HTC just issued a statement about the HTC One’s retail availability. It reads:
“The new HTC One will roll out in the U.K., Germany and Taiwan next week and across Europe, North America and most of Asia-Pacific before the end of April. We appreciate our customers’ patience, and believe that once they have the phone in their hands they will agree that it has been worth the wait.”
Evernote’s Chief Technology Officer, Dave Engberg, recently gave a talk at the IGNITION Mobile conference. He offered the standard advice you always hear, that it’s better to use each mobile platform’s respective capabilities to their fullest extent than make a mediocre HTML5 website, but he also dropped a huge bombshell.
Here are a few dates I’d like to share with you in order to prove a point about not just HTC, but the smartphone market in general. In less than half a year, HTC somehow managed to announce two flagship phones. What’s worse is that these phones, the DNA and the One, couldn’t be more different from each other.
The anonymous Twitter account @evleaks just tweeted a photo of an unannounced Huawei smartphone called the Ascend G700. It allegedly has a 5 inch 720p display, quad core MediaTek MT6589 processor, 2 GB of RAM, and that’s all that’s known so far. According to Engadget, this thing shouldn’t cost more than $300 to $320.
The Samsung fan site SamMobile, which has an excellent track record when it comes to rumors, says the South Korean company is going to announce a large tablet later this year that uses AMOLED technology. By large they mean either 10.1 inches or 11.6 inches, the size hasn’t been determined yet. Said display will have a resolution of 1920 by 1080 pixels, otherwise known as FullHD.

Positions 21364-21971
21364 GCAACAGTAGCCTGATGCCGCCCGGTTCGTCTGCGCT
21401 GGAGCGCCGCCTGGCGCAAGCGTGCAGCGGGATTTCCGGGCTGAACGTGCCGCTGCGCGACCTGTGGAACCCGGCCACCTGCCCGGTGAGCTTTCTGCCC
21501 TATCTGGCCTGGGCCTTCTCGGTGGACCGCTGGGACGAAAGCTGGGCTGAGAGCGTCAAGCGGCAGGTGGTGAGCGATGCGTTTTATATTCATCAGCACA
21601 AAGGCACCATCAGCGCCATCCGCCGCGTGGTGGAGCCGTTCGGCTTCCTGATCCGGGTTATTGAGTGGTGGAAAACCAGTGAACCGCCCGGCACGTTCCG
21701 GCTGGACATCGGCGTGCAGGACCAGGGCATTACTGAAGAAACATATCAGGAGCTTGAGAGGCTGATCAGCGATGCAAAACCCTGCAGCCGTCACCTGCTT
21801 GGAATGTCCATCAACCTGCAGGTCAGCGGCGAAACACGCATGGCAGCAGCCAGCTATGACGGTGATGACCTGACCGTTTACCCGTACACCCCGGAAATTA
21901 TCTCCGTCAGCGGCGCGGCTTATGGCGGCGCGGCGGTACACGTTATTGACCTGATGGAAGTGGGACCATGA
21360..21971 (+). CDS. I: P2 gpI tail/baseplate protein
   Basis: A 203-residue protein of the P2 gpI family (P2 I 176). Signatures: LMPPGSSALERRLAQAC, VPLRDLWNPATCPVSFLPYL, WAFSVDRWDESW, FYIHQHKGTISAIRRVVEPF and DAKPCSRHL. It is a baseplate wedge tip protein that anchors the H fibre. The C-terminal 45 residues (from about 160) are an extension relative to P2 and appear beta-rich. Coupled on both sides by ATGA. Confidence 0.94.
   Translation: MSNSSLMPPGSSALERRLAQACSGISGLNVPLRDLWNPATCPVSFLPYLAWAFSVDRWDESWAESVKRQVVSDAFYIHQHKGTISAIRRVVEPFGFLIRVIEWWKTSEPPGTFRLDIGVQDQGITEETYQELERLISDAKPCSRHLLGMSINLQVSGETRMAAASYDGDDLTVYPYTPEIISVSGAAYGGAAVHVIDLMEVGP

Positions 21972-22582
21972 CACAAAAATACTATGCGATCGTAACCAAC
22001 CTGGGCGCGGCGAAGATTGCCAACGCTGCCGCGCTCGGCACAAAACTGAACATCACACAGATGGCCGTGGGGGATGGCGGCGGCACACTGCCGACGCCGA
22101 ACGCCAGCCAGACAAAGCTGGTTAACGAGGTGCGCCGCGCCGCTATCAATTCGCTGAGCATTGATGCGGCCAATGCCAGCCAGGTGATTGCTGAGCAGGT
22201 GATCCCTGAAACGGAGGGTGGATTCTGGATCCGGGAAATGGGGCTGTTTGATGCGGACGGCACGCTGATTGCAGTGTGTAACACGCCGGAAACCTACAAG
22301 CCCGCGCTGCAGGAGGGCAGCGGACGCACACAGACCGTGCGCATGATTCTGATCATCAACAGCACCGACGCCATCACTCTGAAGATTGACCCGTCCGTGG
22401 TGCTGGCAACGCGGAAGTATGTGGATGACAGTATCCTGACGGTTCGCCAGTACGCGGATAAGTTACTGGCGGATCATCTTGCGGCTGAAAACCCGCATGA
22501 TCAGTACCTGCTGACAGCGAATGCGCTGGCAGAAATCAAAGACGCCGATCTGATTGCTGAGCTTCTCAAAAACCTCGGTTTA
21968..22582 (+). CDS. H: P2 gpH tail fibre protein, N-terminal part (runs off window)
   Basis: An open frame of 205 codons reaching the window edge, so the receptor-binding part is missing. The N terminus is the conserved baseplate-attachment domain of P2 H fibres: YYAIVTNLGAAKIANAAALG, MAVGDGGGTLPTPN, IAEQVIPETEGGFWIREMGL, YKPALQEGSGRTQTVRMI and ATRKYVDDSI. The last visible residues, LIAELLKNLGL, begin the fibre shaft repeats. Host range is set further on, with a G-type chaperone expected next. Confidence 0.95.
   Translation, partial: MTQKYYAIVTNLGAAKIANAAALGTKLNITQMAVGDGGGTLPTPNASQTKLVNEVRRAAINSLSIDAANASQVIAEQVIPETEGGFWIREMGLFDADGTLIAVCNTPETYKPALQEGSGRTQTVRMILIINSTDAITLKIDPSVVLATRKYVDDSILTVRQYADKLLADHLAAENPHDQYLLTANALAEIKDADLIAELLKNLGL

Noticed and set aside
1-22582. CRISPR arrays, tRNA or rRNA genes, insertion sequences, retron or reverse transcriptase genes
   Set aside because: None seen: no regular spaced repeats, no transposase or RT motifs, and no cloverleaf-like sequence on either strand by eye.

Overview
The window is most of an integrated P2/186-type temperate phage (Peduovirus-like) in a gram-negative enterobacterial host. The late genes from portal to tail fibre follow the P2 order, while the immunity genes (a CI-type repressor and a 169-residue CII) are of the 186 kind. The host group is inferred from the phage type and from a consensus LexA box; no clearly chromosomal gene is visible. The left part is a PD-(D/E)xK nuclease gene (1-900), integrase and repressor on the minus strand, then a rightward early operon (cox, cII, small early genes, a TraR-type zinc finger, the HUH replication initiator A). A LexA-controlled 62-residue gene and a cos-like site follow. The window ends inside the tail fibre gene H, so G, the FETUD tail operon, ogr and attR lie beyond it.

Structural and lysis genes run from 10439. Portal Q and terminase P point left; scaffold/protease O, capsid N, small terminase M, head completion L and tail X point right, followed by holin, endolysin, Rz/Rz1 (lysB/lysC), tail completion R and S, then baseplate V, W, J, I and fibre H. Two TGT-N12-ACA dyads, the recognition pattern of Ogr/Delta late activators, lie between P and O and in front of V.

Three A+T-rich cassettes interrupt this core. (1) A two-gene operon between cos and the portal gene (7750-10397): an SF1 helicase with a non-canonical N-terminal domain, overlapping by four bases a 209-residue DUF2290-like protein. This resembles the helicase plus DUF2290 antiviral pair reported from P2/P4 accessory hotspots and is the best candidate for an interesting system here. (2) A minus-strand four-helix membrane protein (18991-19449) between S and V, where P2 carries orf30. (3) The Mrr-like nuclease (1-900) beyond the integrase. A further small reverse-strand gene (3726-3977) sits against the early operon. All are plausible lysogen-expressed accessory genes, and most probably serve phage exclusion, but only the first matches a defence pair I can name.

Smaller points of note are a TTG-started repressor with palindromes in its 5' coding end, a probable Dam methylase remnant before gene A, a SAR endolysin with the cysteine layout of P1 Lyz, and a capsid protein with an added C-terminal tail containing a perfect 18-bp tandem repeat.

The Financial Times says Google is working on a smart watch. To be more specific, Google’s Android division is in charge of the watch’s development. They don’t say when it’s going to come out, how much it’s going to cost, or what it’s going to look like, but they do confirm that the project exists.
Steve Litchfield has been around the block a few times. He’s been covering the mobile industry longer than some of you have been alive. While sometimes I disagree with the conclusions he comes to, I always respect his opinion.
Reuters says more in one sentence than I can:
“Google’s Chrome and Android operating systems will remain separate products but could have more overlap, Executive Chairman Eric Schmidt said, a week after the two came under a single boss.”
Earlier this week, ST-Ericsson said the joint venture was going to be shut down by the end of this year. There aren’t many companies out there who know how to make a capable SoC with a complete cellular radio stack, so it was a sad day for the mobile industry.